There is no ethical or medical justification for legalizing euthanasia.
Doctor first and foremost should administer anesthetics to patient’s system to alleviate his suffering, instead of an outright euthanasia.
Legalizing euthanasia could prevent some patients from possible, even if unlikely, recovery.
Proponents of legalizing euthanasia cannot guarantee, that the practice wouldn't be abused in many different ways, as attested by the historical record.
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Legal euthanasia is bound to be abused in many different ways. Patients could be pressured by their families to make the decision because of a financial cost of a patient’s illness or because of financial incentive like an inheritance. The state could also use euthanasia as a political tool to get rid of society’s “undesirables” under the guise of medical help, the main example being policies of Nazi Germany. Finally, as the case of Jack Kevorkian shows, legal euthanasia could give physicians too much power to decide about the life and death of their patients and it is impossible to guarantee that only patients eligible for the practice would be subjected to it.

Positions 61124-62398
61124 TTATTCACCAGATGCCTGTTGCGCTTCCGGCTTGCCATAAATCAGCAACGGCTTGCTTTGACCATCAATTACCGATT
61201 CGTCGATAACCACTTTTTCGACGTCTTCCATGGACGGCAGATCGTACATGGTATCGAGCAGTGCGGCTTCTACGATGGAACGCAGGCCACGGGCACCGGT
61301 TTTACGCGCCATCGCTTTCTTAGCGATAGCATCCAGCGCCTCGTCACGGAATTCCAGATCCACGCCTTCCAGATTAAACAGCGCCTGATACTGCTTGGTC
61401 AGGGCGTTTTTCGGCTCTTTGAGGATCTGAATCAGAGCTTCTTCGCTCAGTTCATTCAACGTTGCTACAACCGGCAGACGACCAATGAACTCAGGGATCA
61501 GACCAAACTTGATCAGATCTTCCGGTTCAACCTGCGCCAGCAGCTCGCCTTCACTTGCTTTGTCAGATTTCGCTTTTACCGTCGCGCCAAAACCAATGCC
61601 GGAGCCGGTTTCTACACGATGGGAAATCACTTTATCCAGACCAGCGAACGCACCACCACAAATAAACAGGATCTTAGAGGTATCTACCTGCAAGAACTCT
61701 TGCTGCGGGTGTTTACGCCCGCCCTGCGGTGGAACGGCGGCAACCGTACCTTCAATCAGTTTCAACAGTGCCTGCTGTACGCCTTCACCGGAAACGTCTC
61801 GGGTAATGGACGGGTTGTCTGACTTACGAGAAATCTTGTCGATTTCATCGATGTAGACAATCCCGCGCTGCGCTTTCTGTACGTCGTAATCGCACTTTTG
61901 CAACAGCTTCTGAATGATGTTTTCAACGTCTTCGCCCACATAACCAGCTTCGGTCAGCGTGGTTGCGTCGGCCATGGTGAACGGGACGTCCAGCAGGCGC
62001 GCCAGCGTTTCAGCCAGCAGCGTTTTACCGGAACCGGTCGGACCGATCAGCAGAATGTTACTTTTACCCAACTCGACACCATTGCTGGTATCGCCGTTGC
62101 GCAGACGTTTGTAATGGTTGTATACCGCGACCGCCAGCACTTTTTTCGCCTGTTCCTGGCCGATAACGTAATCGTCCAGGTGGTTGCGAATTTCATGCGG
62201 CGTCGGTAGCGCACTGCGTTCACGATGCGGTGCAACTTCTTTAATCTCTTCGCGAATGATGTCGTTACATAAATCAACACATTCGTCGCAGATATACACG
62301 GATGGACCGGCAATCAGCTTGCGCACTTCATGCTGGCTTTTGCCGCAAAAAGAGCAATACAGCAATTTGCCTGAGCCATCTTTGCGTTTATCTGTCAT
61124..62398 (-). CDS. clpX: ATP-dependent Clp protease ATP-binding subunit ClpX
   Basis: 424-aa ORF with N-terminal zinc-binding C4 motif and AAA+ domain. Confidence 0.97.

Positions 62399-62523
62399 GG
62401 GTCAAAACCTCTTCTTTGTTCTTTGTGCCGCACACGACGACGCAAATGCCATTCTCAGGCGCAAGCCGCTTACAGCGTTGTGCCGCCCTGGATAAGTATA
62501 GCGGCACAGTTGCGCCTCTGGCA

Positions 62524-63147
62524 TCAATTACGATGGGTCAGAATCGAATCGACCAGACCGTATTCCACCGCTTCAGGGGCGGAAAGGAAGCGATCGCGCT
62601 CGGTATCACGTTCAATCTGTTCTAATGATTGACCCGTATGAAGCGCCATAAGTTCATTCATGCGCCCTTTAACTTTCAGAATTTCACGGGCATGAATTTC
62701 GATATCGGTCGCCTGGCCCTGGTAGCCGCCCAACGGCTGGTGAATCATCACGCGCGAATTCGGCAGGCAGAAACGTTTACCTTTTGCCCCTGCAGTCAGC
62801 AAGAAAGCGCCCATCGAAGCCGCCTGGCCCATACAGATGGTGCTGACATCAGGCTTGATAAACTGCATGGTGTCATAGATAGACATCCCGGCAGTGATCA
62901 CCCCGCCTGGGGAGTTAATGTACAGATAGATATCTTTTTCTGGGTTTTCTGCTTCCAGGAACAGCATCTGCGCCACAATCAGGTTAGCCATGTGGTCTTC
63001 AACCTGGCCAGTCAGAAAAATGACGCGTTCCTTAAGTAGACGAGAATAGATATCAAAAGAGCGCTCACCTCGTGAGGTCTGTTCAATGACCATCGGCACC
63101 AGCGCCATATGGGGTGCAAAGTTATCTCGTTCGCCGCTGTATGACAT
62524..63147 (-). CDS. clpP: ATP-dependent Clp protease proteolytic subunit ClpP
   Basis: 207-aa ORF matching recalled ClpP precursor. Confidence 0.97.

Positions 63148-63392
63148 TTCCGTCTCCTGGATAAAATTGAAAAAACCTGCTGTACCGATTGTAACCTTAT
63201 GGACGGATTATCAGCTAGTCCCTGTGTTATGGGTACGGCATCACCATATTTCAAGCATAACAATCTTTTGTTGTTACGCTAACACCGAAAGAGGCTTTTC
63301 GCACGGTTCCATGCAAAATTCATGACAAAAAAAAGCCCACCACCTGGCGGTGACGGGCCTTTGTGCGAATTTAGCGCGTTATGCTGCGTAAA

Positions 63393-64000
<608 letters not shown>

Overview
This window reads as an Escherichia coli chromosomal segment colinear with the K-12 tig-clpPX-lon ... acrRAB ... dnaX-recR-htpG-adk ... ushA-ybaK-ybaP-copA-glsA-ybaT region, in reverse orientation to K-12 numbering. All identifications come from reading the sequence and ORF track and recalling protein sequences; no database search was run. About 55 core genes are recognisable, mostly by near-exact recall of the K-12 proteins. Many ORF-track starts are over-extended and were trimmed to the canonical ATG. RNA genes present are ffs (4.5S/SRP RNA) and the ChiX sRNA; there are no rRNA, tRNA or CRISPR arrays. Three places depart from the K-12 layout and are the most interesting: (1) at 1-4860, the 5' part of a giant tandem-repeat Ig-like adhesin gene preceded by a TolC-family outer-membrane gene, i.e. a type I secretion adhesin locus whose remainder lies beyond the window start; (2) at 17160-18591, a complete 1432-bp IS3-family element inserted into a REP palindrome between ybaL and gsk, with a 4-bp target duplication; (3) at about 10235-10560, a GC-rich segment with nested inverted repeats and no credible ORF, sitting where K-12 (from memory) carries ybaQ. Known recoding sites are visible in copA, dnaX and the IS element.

The potential for abuse is overstated by opponents of legal euthanasia; there are safeguards in place to prevent such events from happening, like the mental evaluation of a patient. The reality of legal euthanasia in places like the Netherlands, Belgium or state of Oregon shows, that the fears of abuse are unfounded.
Legal euthanasia means a death of a person. There might exist entities or people for whom a death of a certain patient would be seen as desirable (family of a patient, a state hostile to a patient based on political or ideological grounds etc). Therefore such entities or people will use a legal euthanasia as a cover to reach their goal, that is - a patient's death.
Possible abuse of legal euthanasia does not imply that the practice is ethically unjustified.
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